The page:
Flip Flap

From Wikipedia, the free encyclopedia

Flip Flap is a solar powered toy that resembles a plant.

The small solar panel powers two leaves that bounce up and down continuously until the light source to the solar panel is stopped. The leaves can be stopped from bouncing by a switch on the underside of the device.

The Flip Flap has a large cult following in Japan, but the popularity of the ornamental gadget is growing in the UK being marketed under the Tomy brand. Flip Flaps come in different models like the "Q" (which is round) and "F" (which has the shape of a flower pot). The big Flip Flaps (depends on the number) usually have three movements. Once you turn it on, the leaves begin to move up and down. If you tap one of the leaves, it shall begin to move seesaw to the direction in which the leaf was tapped.

As with other Tomy manufactured solar powered toys, there are fake Flip Flaps being sold in stores. These are often cheaply made in China and are limited to only an up-and-down motion, and are incapable of the 3 different movements characteristic of authentic Flip Flaps. The fake and real versions look extremely similar, but consumers can differentiate between the two by looking for the Tomy logo, almost entirely Japanese characters on the box (limited English), and dark green leaves (fake Flip Flaps have light green leaves, as opposed to the darker, real ones of slightly better quality). Other Flip Flap knockoffs are sold that are solely inspired by Flip Flaps, but not directly based on Flip Flaps, as they are sold in very different packaging than the authentic ones and have flowers that look different.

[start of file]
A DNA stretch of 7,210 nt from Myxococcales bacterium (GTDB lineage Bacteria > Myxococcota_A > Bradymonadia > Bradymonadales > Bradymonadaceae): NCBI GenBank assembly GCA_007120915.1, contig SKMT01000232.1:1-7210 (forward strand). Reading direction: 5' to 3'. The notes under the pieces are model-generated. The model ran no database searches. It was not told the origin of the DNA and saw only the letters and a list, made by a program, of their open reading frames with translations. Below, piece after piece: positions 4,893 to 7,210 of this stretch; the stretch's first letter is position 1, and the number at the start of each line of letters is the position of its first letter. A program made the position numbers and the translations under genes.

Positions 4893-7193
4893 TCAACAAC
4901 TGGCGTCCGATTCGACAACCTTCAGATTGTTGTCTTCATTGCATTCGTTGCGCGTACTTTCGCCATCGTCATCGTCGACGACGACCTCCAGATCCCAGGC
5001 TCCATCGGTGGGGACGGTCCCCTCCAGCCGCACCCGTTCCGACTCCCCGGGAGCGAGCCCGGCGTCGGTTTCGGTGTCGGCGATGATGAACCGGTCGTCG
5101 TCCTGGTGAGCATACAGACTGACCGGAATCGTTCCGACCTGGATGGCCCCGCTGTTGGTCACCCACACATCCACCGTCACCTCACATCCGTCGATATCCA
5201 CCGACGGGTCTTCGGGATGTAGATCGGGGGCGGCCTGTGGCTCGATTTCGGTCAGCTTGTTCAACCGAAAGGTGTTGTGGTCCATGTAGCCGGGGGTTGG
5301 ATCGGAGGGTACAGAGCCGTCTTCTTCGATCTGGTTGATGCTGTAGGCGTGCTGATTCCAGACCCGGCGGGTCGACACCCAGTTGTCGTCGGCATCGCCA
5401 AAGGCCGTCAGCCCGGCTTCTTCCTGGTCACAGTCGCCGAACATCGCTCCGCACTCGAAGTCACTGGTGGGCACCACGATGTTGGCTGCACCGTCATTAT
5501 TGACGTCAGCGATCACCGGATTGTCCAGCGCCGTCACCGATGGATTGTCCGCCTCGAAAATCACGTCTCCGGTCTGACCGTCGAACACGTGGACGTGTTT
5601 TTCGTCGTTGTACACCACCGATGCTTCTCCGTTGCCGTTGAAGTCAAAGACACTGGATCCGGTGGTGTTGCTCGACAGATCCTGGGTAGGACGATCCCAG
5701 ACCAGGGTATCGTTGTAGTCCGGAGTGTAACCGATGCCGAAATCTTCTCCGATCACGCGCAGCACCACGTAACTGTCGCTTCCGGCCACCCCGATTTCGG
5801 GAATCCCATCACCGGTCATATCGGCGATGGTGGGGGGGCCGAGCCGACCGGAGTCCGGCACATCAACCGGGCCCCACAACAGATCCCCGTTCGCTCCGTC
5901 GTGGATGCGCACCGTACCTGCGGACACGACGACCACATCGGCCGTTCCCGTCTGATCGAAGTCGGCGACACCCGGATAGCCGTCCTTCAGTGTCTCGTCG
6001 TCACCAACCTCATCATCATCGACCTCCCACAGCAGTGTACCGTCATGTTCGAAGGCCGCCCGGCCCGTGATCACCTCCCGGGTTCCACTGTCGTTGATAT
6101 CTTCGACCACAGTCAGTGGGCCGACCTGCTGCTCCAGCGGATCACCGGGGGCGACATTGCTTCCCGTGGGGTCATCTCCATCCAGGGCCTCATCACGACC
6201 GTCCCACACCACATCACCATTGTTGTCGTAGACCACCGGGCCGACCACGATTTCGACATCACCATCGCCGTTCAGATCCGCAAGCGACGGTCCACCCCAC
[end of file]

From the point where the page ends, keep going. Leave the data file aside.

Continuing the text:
According to the European Union patent database,[1] the patent was copied by a small Chinese company called "Shenzhen Longgang Pinghu Tengy". It seems that Tomy has sold the licence to market this product as "Flip Flap" in the European Union and the Chinese company infringed the copyright.[citation needed]

The electronics for this toys is well known and was originally used for electronic clocks. Links and schematics for own experiments can be found under:[2]


  1. ^ "Espacenet - Bibliographic data".
  2. ^ http://www.elektronik-labor.de/Labortagebuch/Tagebuch0716.html#pendel2 Pendulum electronics for single coil